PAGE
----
And, it seems, I’m not the only one who’s sick of it.

TV presenter Kirstie Allsopp shared an article about Ryan’s “unrecognisable” appearance on Twitter, along with the comment: “It’s called ageing you remorseless f***ers and it’s articles like this which push women in the public eye to extremes. This kind of thing boils my blood!”

On this issue, I’m with Kirstie. My blood is currently at scalding temperature.

Women, it seems, can only be celebrated if they remain perfectly maintained and ageless. The Jennifers manage this impossible illusion as best they can.

Skin must appear like a slab of Thornton’s toffee: smooth, tanned, even-toned, even during middle-age. Long, gloriously swooshy, shimmering caramel hair should be disciplined into a shiny, honey-toned curtain or beachy, sunlit waves, with not so much as a hint of grey.

Our celebrated middle-aged women appear effortlessly youthful and glamorous. But it takes a lot of work to look that effortless. It takes a lot of time and money to maintain the golden, gleaming surfaces of their bodies – an impossible combination of soft and angular.

To remain nonchalantly sexy, and cellulite-free, in cut-off jeans, startling white vest and large silver hoops in your mid-fifties is no mean feat; to retain that perfect, frustrating illusion of accessibility – just the right distance between unobtainable and possible.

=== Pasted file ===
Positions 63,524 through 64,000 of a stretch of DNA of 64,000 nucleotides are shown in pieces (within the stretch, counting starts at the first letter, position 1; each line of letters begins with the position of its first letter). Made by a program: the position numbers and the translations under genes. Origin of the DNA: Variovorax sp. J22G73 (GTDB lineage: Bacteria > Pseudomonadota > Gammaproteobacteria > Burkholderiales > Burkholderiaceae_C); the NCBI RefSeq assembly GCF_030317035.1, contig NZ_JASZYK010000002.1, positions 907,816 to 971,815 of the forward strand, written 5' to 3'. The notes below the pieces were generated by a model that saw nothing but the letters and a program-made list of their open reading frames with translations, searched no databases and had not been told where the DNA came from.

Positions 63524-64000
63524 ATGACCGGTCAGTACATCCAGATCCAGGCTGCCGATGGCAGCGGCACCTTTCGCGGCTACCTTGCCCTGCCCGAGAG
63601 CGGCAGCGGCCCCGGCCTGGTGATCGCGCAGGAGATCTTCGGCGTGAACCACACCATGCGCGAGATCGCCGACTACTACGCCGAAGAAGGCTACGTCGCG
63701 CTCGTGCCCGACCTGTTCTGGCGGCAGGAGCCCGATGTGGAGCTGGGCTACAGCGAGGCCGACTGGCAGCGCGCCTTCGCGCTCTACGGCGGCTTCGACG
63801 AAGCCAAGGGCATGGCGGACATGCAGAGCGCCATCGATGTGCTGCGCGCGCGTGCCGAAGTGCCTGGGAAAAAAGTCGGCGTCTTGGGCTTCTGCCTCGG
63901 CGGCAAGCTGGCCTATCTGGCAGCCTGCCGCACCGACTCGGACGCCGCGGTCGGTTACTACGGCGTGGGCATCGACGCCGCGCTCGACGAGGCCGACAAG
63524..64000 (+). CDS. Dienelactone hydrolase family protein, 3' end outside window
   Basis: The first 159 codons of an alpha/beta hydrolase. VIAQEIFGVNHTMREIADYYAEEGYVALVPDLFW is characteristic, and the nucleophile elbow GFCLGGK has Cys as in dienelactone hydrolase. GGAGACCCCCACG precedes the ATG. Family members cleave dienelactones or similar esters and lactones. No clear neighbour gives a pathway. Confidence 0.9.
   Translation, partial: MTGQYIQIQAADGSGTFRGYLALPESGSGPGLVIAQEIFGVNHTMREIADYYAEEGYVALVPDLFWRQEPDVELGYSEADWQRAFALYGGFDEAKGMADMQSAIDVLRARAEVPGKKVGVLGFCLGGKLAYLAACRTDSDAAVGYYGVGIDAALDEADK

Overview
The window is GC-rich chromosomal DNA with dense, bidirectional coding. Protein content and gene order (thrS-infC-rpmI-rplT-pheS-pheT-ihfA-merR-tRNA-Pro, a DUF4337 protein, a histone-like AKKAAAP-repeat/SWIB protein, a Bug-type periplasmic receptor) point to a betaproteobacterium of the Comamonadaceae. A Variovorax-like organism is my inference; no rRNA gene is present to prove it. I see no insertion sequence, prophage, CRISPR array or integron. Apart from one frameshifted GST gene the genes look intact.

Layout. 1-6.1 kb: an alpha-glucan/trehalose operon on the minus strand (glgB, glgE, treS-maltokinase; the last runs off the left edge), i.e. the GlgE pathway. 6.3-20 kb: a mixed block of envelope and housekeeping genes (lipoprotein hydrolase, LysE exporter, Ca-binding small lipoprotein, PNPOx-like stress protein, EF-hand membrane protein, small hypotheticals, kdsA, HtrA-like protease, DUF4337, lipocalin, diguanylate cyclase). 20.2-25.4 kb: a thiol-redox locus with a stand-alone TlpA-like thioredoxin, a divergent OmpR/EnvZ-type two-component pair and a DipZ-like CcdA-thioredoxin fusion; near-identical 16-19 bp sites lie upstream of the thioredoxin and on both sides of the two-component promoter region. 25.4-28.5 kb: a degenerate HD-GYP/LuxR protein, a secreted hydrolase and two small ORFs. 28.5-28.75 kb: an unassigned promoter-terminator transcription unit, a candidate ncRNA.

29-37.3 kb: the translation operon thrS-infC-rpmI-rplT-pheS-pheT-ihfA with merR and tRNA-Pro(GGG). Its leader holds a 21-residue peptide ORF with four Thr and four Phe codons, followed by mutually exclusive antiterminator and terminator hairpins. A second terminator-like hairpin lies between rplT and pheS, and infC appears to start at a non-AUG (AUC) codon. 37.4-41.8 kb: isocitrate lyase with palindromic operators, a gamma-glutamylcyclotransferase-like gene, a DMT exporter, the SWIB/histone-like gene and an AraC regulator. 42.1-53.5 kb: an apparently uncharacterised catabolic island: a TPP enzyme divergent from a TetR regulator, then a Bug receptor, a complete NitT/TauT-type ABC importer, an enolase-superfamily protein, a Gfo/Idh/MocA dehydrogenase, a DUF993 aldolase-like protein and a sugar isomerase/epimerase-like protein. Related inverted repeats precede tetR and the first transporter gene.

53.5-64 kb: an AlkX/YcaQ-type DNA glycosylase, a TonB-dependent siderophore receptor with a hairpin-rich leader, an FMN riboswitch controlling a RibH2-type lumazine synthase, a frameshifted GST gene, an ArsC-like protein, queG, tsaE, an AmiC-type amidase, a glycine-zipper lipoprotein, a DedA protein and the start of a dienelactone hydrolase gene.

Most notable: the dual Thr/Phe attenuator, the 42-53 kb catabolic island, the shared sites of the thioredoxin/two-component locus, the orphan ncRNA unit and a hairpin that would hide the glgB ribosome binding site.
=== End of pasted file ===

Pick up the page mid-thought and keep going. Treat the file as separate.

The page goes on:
The pillorying of celebrities whose cosmetic work has proved unflattering, or who haven’t kept their heightened muscle-tone through pre-dawn workouts and a rigid diet, functions as object lessons for other women.

This, they say, is failure. This, they say, is what you should and shouldn’t look like. Women should be specimens frozen in amber – petrifying the age process to “look great for their age.” There’ll be tweakments, of course.

Oh god, there’ll be so many tweakments, but under no circumstances must there be any evidence of surgical intervention – beyond perhaps a nose job performed decades ago to correct a “deviated septum”. Because one of the unspoken rules is that women must never, ever admit to any surgical interventions.

While pre-fame photos may show that celebrities have become polished, honed, glossed, firmed, gilded and transformed – the conceit of idealised femininity is upheld by the celebrities who pretend their wrinkle-free complexions are all down to using olive oil as a moisturiser.

Or their blinding “glow” is thanks to being happy – because true beauty comes from within. We’re sold the dummy that any of us has the potential to become red carpet worthy with the right products, the right discipline, the right attitude.

Yes, some women choose to have work done. Yes, it’s important to acknowledge women’s choice and agency – and complicity – in maintaining wildly unrealistic standards of beauty.

But the crowing over shots of people who don’t uphold those standards also adds to the pressure on women to have tweakments and surgical interventions to feel – and be – socially acceptable.

Like I said, sometimes it is hard to be woman.